Although the main purpose of testosterone is to promote sex drive and sexual performance, testosterone activity in the brain can have a number of effects. Varying levels of testosterone can cause different effects on our minds, some good and some bad.
Dizziness is an effect that is often quoted in relation to testosterone but are they really related? Let’s find out!
Is lightheadedness a symptom of low testosterone?
Psychological symptoms include:
These cognitive symptoms aren't limited to hypogonadism (low sex hormone gland activity); they're also frequent in dementia. In fact, low testosterone is frequently confused with dementia as it is associated with memory problems, as well as problems with focus and verbal expression. Low testosterone levels in males have been linked to memory problems and "brain fog." The negative effects of low testosterone are especially detrimental in older men.
Why does low testosterone cause this symptom?
It is uncertain exactly how and why low testosterone causes such adverse effects on brain activity. However, the correlation between testosterone and cognitive function has been linked to a number of pathways. Since the symptoms experienced are categorized as psychological and related to cognitive ability, it is an indicator that low levels of testosterone are disrupting brain area function.
It all starts in the hippocampus, which has androgen and estrogen receptors and serves as the brain’s platform for perceptual processing and memory. Through the interaction of androgen receptors in the brain with estrogen receptors through aromatization, testosterone may have immediate effects on the hippocampus that alter the subjective experience. You must keep in mind that testosterone makes effort feel good. Therefore lower testosterone decreases your capacity to lean into the effort and results in dizziness, confusion, and lack of attention.
How common is it?
Low testosterone is pretty common. As they age, men tend to produce less and less testosterone, especially when they go into their forties. On top of that, obesity and a sedentary lifestyle, both of which are common these days, can cause lower testosterone levels.
Keep in Mind: Normal does not equate to common.
Low testosterone is not normal, despite being prevalent. It is abnormal to feel worn out, have a decreased libido, or have trouble focusing, notably to this level, although it is part of life to feel down once in a while.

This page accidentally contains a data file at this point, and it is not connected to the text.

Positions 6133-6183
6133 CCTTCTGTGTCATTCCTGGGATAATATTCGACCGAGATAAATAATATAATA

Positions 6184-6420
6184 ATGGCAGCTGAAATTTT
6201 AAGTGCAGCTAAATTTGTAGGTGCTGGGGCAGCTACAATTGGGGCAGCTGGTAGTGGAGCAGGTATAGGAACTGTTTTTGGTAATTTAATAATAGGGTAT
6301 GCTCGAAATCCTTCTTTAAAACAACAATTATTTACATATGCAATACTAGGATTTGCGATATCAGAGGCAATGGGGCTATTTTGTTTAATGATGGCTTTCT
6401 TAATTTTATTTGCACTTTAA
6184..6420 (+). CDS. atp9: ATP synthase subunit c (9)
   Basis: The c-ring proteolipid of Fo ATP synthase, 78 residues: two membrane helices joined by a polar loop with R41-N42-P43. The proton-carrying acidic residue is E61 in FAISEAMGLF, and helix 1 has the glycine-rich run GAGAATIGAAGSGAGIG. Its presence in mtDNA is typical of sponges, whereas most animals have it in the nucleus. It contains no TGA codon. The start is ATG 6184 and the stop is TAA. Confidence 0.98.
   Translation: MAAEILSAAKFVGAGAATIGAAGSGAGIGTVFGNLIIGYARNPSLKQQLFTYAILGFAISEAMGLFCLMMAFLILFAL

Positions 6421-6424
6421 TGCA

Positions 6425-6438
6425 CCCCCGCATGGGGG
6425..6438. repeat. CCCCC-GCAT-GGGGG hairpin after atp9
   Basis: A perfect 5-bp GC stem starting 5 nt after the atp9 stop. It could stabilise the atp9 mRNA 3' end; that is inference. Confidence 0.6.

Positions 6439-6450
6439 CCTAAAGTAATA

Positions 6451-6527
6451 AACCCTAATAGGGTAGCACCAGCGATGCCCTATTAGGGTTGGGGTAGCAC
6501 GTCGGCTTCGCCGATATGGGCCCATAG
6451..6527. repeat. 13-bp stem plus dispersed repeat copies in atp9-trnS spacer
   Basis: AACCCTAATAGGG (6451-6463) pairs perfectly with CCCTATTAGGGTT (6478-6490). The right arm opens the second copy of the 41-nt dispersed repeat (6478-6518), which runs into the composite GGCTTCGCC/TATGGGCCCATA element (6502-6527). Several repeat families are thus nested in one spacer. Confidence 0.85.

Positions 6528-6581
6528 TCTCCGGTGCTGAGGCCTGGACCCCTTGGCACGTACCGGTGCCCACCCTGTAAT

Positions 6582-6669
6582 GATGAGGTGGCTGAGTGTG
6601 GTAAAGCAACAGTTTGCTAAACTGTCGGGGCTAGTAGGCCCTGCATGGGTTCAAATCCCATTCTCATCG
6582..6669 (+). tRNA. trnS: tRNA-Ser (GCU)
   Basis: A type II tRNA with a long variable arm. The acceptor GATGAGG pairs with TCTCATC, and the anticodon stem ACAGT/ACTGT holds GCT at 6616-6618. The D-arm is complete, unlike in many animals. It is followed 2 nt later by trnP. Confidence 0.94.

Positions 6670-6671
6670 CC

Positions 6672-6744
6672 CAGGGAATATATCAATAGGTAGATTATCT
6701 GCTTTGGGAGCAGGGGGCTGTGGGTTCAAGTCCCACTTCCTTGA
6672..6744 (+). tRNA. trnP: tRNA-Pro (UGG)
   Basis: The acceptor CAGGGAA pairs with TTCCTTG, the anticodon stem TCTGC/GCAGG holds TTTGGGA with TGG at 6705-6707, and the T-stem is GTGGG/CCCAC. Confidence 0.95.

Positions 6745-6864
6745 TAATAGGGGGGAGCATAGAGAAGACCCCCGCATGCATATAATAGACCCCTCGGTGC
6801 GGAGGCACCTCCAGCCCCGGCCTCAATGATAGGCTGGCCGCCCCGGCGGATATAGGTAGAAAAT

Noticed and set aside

What are my choices in therapy?
There are three major ways to effectively treat low testosterone and get rid of the symptoms associated with it. Depending on the severity of your problem, you may be able to resolve this issue through:
Regardless, you should first consult a doctor if you believe that you have issues with T levels so they can advise you on a proper course of action.
1. Correcting your diet
“Let food be thy medicine,” the old adage holds true in a lot of cases. It’s the most cliche but effective means of turning your overall health around for an abundance of modern-day issues.
The best and least damaging method to start raising your testosterone levels is through making dietary changes, which is also the first advice your doctor will give you before starting any kind of intervention. A diet high in protein is the foundation for good health and muscle maintenance. Alcohol, sugary foods and beverages, empty calories, and bad fats can cause obesity which lowers testosterone production. On top of that, junk food tends to lack the necessary ingredients which help your body produce testosterone naturally.
2. Testosterone supplementation
The fitness industry developed T-Boosters as natural testosterone supplements in order to assist with testosterone production and ensure hormonal optimization. They include specific combinations of ingredients that are known to help with testosterone production but also with protecting testosterone from being converted into other hormones.
These supplements include ingredients that are also present in food but in lesser amounts. These are natural supplements that you may use in combination with a healthy diet and exercise to help your body produce the right amount of testosterone and alleviate symptoms of deficiency.
3. Testosterone replacement therapy (TRT)
This is generally reserved for clinically alarming cases of low testosterone. You must do extensive blood work as well as hormone and lipid profiling before a physician deems it necessary to prescribe exogenous testosterone compounds. As shown by research (1, 2), it is an effective and beneficial method to treat low testosterone, but it does have its share of risks, so it is not prescribed without a concrete reason.
More than merely physical consequences, testosterone also has an impact on men's memory and other cognitive processes. In fact, "brain fog," or a general deterioration in memory and attention, is one of the most readily apparent symptoms of low testosterone in males.
Most commonly, low testosterone is caused by chronically elevated levels of stress, sleep apnea, and a general lack of sleep. Other causes of low testosterone are testicular damage or infections, pituitary gland damage, obesity, a sedentary lifestyle, and exposure to radiation.
The hippocampus and amygdala both contain testosterone receptors that can sense testosterone activity. Research shows that testosterone also affects their structural makeup.